The artist, 5, and the critic

Kevin Cowherd

March 11, 1991|By Kevin Cowherd

THE ARTIST approaches with a piece of construction paper on which is depicted a tableau of great emotional energy: jagged lines, bold circles, vivid splotches, all in tasteful shades of crayon.

"It's . . . beautiful," I say.

"Do you know what it is?" she asks.

"Of course I know what it is," I say. "It's life. Feelings. Exhilaration. Confusion. The beastly fear that lurks in all of us."

"It's a pig," says The Artist. "Here's the farmer and his cows. That's the sun. And those are trees."

"I knew that," I say. "Life. The food chain. All energy derives from the sun. Riveting."

"This is a horsey over here," she says.

"A powerful piece of work," I say. "Spare, yet unrelenting. I don't know how you do it."

The Artist is 5 years old and seems enormously proud of herself at this moment. Wordlessly, she hands me this latest creation and we solemnly march into the kitchen and over to the refrigerator.

There we secure four fruit magnets -- two pineapples, a banana )) and an orange in this case -- and this newest creation is hung on the Sears Coldspot in a quiet, dignified ceremony.

"Now I'll draw you and mommy in the car," says The Artist, dashing away.

"Careful," I say. "Creativity takes its toll on the psyche. Might want to take a spin on the Big Wheels first. To get the juices flowing, I mean."

The singular beauty of a child's artwork -- although The Artist herself often denies being a child -- is that it's open to vast interpretation.

Four squiggly blue lines might be a giraffe. Then again, they might be the ocean or a school or (I was actually told this once) a wicked witch on a broomstick.

Nevertheless, there is a certain protocol to be observed when a child hands a sample of artwork to a parent and waits patiently for a response.

The first thing the parent should do is thoughtfully purse his lips and say: "Hmmmm."

This sort of vague reaction hints that you have been overwhelmed at the sheer brilliance of the work before you, as well as the enormity of its theme.

More importantly, it buys you time to carefully inspect the drawing from all angles, in order to determine exactly what the hell it's supposed to be.

Turn it upside down if you have to -- providing you can figure out what upside down is in this case.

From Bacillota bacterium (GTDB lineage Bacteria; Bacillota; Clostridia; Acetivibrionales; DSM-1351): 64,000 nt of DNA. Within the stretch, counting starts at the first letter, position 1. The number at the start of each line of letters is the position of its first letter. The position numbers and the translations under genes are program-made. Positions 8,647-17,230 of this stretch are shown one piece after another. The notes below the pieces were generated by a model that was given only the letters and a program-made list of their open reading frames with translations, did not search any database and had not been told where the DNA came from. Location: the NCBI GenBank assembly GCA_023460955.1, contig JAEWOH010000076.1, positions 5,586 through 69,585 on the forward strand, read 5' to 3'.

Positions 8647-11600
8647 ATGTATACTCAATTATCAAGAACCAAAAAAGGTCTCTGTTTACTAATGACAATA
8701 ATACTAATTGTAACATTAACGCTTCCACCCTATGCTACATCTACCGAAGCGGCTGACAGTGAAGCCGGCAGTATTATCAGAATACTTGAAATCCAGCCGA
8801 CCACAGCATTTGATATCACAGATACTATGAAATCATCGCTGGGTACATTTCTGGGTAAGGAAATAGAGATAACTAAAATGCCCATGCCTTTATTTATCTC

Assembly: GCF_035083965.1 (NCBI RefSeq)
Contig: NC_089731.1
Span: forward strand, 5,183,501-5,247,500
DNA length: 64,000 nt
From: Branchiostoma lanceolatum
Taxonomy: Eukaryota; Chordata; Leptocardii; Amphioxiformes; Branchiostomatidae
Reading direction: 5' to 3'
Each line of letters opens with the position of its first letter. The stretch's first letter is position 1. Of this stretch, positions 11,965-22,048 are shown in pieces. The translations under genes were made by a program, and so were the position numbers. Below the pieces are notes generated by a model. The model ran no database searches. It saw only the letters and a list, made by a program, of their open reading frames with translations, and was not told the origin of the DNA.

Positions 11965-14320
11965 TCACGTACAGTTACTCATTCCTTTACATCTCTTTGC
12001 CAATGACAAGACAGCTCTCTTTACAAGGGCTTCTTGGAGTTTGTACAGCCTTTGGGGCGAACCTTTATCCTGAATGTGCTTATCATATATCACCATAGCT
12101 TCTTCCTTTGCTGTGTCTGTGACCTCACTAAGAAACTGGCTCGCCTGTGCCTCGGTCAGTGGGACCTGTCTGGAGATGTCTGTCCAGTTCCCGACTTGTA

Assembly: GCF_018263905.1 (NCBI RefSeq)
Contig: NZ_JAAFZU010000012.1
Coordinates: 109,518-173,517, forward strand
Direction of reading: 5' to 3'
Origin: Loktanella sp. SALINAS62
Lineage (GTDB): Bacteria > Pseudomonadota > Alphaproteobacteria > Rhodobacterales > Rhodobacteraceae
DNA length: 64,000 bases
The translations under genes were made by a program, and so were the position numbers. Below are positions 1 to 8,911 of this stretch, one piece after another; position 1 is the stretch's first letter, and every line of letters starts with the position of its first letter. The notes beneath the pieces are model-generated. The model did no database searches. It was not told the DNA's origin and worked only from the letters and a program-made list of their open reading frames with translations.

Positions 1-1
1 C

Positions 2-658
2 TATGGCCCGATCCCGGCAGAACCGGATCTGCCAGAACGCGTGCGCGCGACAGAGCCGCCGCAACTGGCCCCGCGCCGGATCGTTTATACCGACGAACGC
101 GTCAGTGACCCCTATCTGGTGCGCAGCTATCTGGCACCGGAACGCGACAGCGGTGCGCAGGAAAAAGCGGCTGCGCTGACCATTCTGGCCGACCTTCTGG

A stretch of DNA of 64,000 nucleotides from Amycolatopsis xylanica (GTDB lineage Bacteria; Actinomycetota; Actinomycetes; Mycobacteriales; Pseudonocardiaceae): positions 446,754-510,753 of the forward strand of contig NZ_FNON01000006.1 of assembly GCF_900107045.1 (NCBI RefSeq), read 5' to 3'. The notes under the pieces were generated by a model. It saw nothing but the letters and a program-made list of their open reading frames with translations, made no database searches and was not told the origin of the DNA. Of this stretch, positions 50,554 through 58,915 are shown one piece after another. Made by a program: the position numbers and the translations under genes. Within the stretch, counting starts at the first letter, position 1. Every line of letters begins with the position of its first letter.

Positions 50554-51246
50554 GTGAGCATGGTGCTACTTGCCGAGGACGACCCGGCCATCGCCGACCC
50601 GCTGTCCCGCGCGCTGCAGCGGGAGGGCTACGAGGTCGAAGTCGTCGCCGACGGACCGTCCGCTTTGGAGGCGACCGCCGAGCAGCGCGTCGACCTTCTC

Then allow a soft smile of recognition to play over your features as you say: "It's . . . beautiful."

(Some parents like to embellish this scene by dabbing at their eyes with a handkerchief, as if overcome by the weighty realization that they are in the presence of the next Picasso or Georgia O'Keeffe.

(Personally, I find this to be a bit much. But if it works for you, go with it.)

The one response you should never, ever make is: "Oh, sweetie, it's . . . uh, what is it?"

Understand, it's not that this reaction will hurt the child's feelings in any way.

Rather your own feelings will be bruised when the child stares at you as if you'd suddenly grown a third eye and says (in an exasperated voice, no less): "It's a frog on a lily pad, silly! Anyone can see that!"

Right. The point is, it's always best to let the child volunteer any information on the theme of the artwork. Because your guess, no matter how educated, will inevitably be wrong, leading to the burning shame and humiliation of your child as she contemplates the unpleasant realization that her daddy is a dunce.

(By the way, just because a splotch of green was a frog on a lily pad in today's drawing, it does not necessarily follow that the same thing will hold true tomorrow. The next splotch of green might be a pussycat for all you know. Or a sailboat. Or Charlie Brown. It's all a crap-shoot, is what I'm saying.)

In the often arcane world of child art, it is also considered bad form to point out that a horsey does not, in fact, have 12 legs.

Sifted through a child's active imagination, a horsey has . . . excuse me, a horse has as many legs as the child wants the horse to have. Accuracy of depiction and adherence to a reasonable scale of measurement are not high priorities with very young artists.

On paper, a ducky might be depicted as the same size as a story building. Sure, the critics will rip that kind of haphazard rendering a few years down the line.

But not when the kid is 5. Nobody has the guts to do that.

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